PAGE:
“When I heard about this, I had first to call the chairman of the holding company, Mr. Oba Otudeko. He picked my call and I reminded him about the regulatory intervention and forbearance regime in the bank and that the decision to make such sweeping changes would require prior approval of the CBN.
“I pleaded with him to step down the decision and that we could hold the meeting to discuss the issues. The current managing director was running on a tenure that is expected to expire on December 31, 2021. And as far as we are concerned, there was no need for such changes.
“And I repeat that given our regulatory intervention and forbearance regime, we felt that if there was any misconduct on the part of Dr. Sola Adeduntan that he should have been queried, the CBN should have been informed and the CBN should have been party to such an action to punish Dr. Adeduntan.
“We were not informed of any misconduct, nor were we informed of any query; indeed, the CBN has been satisfied working with Dr. Adeduntan on a stabilisation regime for First Bank since 2016.
“He had played his role to the best of our knowledge, the best that could be done of a professional banker. He had insisted on governance being put in place and we suspect that it is because he has stood his ground on certain decisions that are not in favour of major shareholders in the bank that they felt hurt and thought he should be removed.
“This is against what we stand for. This is a bank where depositors’ funds are almost ten times shareholders’ funds. And like I said earlier, our interest is to protect depositors and minority shareholders who have no voice in this business.”
He added: “We would not sit idle and continue to allow this to continue.
“I spoke to Dr. Oba Otudeko; he refused to grant my entreaties. I had cause to call two of his major shareholders to ask him to ask the board not to take such decisions without the approval of the CBN, but he refused to pick the calls of these shareholders who are co-owners of the bank.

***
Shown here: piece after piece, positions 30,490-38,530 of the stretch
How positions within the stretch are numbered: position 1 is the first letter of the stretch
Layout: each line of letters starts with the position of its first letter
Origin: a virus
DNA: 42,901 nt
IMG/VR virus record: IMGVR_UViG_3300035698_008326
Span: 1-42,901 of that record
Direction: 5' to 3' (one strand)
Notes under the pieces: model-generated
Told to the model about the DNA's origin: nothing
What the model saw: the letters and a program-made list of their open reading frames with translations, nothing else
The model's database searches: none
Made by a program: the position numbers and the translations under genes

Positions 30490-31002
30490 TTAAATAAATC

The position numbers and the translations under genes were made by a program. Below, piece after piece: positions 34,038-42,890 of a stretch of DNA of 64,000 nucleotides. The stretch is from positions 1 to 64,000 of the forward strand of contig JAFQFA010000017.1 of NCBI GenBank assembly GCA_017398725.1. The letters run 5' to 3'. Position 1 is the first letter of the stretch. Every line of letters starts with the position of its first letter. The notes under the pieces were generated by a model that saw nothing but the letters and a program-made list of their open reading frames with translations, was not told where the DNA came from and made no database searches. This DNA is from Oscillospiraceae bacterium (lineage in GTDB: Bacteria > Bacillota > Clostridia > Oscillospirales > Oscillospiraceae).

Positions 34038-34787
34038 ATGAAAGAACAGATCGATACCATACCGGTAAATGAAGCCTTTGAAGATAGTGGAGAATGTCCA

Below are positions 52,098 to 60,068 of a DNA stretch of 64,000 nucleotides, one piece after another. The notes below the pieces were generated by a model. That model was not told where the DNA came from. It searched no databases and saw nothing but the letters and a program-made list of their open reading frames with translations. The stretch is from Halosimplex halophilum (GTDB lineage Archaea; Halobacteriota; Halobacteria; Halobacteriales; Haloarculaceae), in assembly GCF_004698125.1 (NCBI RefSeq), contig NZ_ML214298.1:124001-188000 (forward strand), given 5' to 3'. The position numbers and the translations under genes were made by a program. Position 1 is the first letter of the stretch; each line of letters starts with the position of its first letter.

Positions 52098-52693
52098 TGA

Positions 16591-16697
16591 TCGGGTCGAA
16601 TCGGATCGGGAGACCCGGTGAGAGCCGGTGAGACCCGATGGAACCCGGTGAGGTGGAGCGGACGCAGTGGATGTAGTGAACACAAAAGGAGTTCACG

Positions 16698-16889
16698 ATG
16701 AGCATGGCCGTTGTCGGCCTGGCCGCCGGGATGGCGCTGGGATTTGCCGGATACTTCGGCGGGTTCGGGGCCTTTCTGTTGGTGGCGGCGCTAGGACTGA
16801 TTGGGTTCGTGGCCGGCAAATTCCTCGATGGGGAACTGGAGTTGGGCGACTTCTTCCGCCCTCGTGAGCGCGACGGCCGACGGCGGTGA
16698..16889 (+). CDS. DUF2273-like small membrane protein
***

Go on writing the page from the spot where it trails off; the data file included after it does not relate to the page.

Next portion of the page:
“I called him a second time and heard one of the shareholders listening to me on another line, begging Dr. Otudeko that he should not take that decision, he insisted on taking that decision.
“We hung up the phone and I sent that shareholder back to the office of Mr. Oba Otudeko to appeal to him to please suspend the decision to remove the MD. He refused to see the shareholder.
“I feel we had done our best and that we would not allow a shareholder who feels that he cannot subject himself to regulatory control and authority to remain as a director of the bank.
“So, we didn’t have any choice but to take this decision. As we speak, the chairman of the bank was queried, Ibukun Awosika, we are yet to receive any response. In any case, I would imagine that response is no longer necessary.”
Emefiele gave reasons why the CBN spared the executive directors, deputy managing directors and managing director of the bank from being removed in the shake-up.
He said having worked with them since 2016, the CBN perceived the board crisis to be more of a breakdown of governance and insider abuse by shareholders. “We felt that because we have worked with them from 2016 till now, what we saw was more of a breakdown of governance and insider abuse by shareholders.
“And we felt that we needed to stamp our authority to reappoint and give them a chance to continue to remain executive directors, deputy managing directors and managing director of this bank.”
THISDAY learnt that the apex bank aims to insist on the recapitalisation of the bank and restore it not only to profitability, but also to its erstwhile leadership position in the industry.
It would also tackle insider abuse and ensure the restoration of good corporate governance. (THISDAY)
No comments yet. Be the first to post comment.